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What to do When Your Teen Wants to Enlist in the Military

photo by James J. Lee

photo by James J. Lee

Your teen has finally become a high school senior! Congratulations!! Now all the hard work and preparation for adulthood has come to a peak! They will be caught up in a whirlwind of planning and preparing for that one final step to adulthood...graduation! You are so excited and then...your teen says, "Mom, Dad, I want to enlist! I talked to the recruiter today at school." You try to hide the horror in your heart with a pasted on smile and say, "Really??" When, not so deep inside, you want to scream, "You've GOT to be kidding me!!!" While you pretend to hear their well-rehearsed response, take a deep breath and think before you go completely off the deep end. I have two sons who each gave me the above scenario. We have all survived, intact. You want to know what to do when your teen wants to enlist in the military? I did too, hopefully sharing our story will help. Please understand that I realize some of you may be dealing with a daughter making this choice. I was fortunate enough to only deal with my sons on this issue. I still believe the overall concepts will be helpful.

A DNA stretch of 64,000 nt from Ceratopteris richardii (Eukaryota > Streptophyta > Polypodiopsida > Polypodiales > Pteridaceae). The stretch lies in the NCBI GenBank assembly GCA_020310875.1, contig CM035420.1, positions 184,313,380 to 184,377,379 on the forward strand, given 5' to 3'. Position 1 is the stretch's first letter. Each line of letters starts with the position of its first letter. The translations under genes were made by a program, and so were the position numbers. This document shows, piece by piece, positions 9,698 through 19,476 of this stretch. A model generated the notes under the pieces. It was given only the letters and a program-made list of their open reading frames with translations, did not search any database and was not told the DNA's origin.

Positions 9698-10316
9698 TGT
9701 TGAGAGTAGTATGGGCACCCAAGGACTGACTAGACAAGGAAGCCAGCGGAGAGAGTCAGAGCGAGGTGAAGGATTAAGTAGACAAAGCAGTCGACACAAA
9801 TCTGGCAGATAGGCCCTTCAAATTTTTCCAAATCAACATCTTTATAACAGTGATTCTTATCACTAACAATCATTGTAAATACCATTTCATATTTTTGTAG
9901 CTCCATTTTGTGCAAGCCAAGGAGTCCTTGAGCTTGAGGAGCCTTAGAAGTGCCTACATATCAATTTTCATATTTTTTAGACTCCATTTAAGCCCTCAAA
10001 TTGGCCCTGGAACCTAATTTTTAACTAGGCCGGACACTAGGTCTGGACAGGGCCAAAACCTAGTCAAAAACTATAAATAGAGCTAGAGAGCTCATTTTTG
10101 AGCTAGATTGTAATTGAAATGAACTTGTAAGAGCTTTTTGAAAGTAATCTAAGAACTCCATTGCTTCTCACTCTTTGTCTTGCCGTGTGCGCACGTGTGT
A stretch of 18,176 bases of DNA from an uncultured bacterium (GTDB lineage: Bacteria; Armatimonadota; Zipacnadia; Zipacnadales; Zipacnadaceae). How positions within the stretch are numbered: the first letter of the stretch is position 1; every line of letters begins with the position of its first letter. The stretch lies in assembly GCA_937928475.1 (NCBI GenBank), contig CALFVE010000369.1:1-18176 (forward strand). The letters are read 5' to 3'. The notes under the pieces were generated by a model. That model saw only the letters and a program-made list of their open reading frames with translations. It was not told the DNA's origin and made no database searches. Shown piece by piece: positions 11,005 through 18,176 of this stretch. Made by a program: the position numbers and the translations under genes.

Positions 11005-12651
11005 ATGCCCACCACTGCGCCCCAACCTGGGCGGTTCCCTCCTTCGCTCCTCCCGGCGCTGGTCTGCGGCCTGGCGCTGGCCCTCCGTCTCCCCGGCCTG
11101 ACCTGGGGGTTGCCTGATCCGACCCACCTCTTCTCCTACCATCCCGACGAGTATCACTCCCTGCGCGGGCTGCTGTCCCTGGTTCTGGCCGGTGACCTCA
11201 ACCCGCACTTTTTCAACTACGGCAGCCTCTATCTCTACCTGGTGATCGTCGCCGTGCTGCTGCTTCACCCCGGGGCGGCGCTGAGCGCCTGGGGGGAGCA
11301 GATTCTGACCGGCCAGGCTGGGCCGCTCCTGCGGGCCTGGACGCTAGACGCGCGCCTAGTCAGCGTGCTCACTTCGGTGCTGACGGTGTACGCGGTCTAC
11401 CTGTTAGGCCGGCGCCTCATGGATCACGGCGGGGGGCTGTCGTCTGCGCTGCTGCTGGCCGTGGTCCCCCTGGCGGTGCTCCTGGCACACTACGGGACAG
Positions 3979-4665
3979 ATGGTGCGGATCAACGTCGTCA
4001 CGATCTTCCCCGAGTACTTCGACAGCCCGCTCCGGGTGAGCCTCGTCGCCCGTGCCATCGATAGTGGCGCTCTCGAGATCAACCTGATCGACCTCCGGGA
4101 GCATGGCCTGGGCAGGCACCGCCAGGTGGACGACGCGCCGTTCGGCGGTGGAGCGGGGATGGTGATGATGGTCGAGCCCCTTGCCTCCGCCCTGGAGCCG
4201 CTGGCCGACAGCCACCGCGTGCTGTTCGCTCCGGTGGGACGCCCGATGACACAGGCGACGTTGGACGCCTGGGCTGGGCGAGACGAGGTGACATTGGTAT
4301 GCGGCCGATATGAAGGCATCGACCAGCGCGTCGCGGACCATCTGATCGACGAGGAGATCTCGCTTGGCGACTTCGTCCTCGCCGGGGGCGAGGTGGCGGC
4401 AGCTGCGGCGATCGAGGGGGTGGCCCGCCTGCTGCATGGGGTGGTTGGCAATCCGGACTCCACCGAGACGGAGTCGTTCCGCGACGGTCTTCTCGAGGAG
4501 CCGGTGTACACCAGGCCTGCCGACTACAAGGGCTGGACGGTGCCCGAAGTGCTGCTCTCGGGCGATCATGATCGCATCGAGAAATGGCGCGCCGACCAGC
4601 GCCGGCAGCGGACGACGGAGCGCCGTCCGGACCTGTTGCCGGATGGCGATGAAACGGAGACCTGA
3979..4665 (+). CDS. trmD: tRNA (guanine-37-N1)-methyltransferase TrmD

One son was the child who had wanted to be a Marine since he was 5 years old. Ever since the day two Marines helped to push our dead mini-van out of an intersection, he would say, "when I grow up and become a Marine......." and finish with whatever was going on in his little head at the time. He was strong-minded and solid. He was constantly on the go, always busy, always doing something. He was a football player, farmhand, and all around outdoor kind of guy. He was always searching for something to fix, break or try out. He spent many nights camping, hunting or working on cars. For him, it made sense. That or he did a wonderful job of giving me 12 years of transitioning into it!